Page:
By Ben Hubbard and Shreeya Sinha
May 28, 2014
In outlining his foreign policy priorities at the United States Military Academy on Wednesday, President Obama called on Congress to authorize up to $5 billion to support countries “on the front lines” in the fight against terrorism.
That approach is intended to address the decentralization of Islamic extremism over the last decade.
The Al Qaeda organization founded by Osama bin Laden still exists, but it has been supplanted as the world’s foremost jihadist force by a range of new groups across the Middle East and Africa.
Some of these groups have ties with Al Qaeda’s central leadership. Most make their own decisions, follow their own leaders, maintain independent sources of funding and focus more on waging local battles than on attacking the West.
Here is where some of the most important of these groups operate:
Al Qaeda’s Hot Spots
Countries where analysts say Al Qaeda or related groups have been known to operate. Militants control or have been active in areas around the cities shown.
Afghanistan and Pakistan
The remnants of Al Qaeda, led by Ayman al-Zawahiri, operate near the Afghanistan-Pakistan border. Analysts differ on Mr. Zawahiri’s influence over the affiliates, and American drone strikes have thinned the Qaeda leadership ranks and limited its ability to organize, move and communicate.
Qaeda affiliates in Somalia, Syria, Yemen and North and West Africa are exerting growing influence in their regions, posing new challenges for American counterterrorism efforts. Their networks receive occasional ideological guidance from Mr. Zawahri, but they are increasingly focused on local and regional objectives, financed through activities like kidnapping-for-ransom operations. Some affiliates — particularly Al Qaeda in the Arabian Peninsula, based in Yemen — have sought to attack the United States directly.
The Syrian civil war has turned the country into the world’s largest magnet for international jihadists. Along with many Islamist rebel brigades, the country hosts two main extremist groups.
The Nusra Front, a Qaeda affiliate, says its priority is to topple President Bashar al-Assad. It has maintained close ties with other rebel groups, who respect its battlefield prowess.
The Islamic State in Iraq and Syria, or ISIS, is an expanded version of Al Qaeda in Iraq that controls a number of cities in northeastern Syria and western Iraq. Its brutal tactics alienated it from the Syrian rebel movement, as did the fact it has emphasized the establishment of an Islamic state over the fight against Mr. Assad. It was officially disowned by Al Qaeda in February.
Al Qaeda in the Arabian Peninsula is believed to maintain the closest ties with Al Qaeda and has been considered one of its most dangerous affiliates since it sought to attack Western targets and claimed credit for the failed effort on Dec. 25, 2009, to blow up an airliner approaching Detroit.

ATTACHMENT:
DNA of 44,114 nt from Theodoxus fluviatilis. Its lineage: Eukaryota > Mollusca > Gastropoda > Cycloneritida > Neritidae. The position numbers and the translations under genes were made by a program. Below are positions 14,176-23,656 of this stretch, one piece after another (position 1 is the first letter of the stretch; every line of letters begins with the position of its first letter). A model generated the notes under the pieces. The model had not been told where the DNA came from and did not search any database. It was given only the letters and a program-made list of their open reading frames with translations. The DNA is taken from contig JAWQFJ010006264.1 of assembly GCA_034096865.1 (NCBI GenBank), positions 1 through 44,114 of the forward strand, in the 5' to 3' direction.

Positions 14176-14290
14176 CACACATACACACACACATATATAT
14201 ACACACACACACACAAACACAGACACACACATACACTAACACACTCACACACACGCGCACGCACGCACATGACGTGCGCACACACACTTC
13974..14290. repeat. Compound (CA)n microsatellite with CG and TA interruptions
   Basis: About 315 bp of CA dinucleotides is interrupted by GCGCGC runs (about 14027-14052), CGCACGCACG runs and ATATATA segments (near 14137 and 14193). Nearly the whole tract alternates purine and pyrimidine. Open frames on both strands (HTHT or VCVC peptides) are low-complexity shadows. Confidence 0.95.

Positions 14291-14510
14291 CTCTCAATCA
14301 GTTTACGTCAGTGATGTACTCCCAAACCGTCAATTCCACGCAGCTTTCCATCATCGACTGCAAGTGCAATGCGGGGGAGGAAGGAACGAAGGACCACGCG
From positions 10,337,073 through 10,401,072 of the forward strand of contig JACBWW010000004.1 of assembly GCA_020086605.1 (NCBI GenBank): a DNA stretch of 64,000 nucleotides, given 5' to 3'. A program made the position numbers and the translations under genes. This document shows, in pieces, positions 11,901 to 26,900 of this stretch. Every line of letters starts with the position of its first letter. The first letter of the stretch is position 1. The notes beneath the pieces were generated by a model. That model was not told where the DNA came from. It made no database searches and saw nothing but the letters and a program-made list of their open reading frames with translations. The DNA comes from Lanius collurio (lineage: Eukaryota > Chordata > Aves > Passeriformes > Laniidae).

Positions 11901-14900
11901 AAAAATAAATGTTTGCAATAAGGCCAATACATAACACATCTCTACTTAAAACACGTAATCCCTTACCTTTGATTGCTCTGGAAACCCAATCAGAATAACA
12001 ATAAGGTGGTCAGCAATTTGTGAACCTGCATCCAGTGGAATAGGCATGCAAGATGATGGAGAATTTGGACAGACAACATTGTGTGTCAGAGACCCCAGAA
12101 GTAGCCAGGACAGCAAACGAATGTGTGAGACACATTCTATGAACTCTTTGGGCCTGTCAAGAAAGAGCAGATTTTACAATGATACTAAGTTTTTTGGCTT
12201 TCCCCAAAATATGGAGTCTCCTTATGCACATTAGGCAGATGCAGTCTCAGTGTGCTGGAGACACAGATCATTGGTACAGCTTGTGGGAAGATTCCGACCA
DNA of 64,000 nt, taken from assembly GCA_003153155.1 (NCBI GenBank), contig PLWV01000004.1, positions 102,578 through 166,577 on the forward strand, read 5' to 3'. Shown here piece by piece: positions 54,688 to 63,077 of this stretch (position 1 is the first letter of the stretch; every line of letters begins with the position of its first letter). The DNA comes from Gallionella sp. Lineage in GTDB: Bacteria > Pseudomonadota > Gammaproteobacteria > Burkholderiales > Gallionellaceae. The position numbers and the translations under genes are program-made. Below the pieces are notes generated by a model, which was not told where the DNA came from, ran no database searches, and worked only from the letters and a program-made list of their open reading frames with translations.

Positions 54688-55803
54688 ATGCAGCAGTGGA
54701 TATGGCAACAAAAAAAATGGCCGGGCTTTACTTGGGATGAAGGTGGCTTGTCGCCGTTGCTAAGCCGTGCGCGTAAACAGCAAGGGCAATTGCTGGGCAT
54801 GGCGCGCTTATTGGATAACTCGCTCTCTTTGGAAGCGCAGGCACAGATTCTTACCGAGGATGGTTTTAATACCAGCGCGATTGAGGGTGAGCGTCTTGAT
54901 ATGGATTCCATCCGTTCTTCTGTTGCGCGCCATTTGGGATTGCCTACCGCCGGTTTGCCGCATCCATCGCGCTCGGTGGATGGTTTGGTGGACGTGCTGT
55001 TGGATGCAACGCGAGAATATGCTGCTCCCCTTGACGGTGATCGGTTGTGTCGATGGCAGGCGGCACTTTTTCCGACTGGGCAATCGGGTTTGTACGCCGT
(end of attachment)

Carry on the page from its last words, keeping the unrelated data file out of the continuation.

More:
In Yemen, as in Afghanistan and Pakistan, American drone strikes have had a devastating effect on the group’s ability to operate. The American-born cleric Anwar al-Awlaki and other top leaders in the group have been killed. Still, American intelligence and military officials warn of increasing operational ties between the Qaeda franchise in Yemen and the Shabab, a militant group in Africa.
A range of extremist groups operate across North Africa. Al Qaeda in the Islamic Maghreb is known for suicide bombings and kidnappings and for its seizure of towns in Mali before being pushed out by French forces.
In Libya, Ansar al-Shariah led the 2012 attack on the American diplomatic compound in Benghazi that killed Ambassador J. Christopher Stevens. In Egypt, Ansar Beit al-Maqdis has carried out bombings and drive-by shootings targeting Egyptian security forces.
Boko Haram has waged an insurgency against the state in Nigeria, launching attacks that have killed thousands in recent years. The group recently gained international infamy — and a reprimand from other militant groups — after it kidnapped more than 250 schoolgirls, as discussed in the video. It is a cultlike Islamic extremist group with a reputation for capricious violence against civilians. Founded in 2002, Boko Haram has received help from Al Qaeda in the Islamic Maghreb, the group’s affiliate in North and West Africa.
Until recently, the Shabab controlled significant territory in Somalia, but withdrew from major cities in the face of a military campaign by the African Union, Kenya and others. It has recently launched attacks aimed at punishing other states for their military presence in Somalia. These operations include the attack by Shabab gunmen last year on Westgate mall in Nairobi, the Kenyan capital.
The group came to prominence as a nationalist movement seeking to combat the United States-backed Ethiopian invasion of Somalia in 2006. American counterterrorism officials have said the organization has collaborated with Boko Haram in Nigeria and Qaeda affiliates in Yemen and North Africa.
The United States Special Operations Command unit that has battled militants in Yemen has also carried out lethal drone strikes in Somaliaagainst the Shabab. The Times’s Mark Mazzetti and Eric Schmitt reported in July 2011, that such efforts “represented an intensification of an American military campaign in a mostly lawless region where weak governments have allowed groups with links to Al Qaeda to flourish.”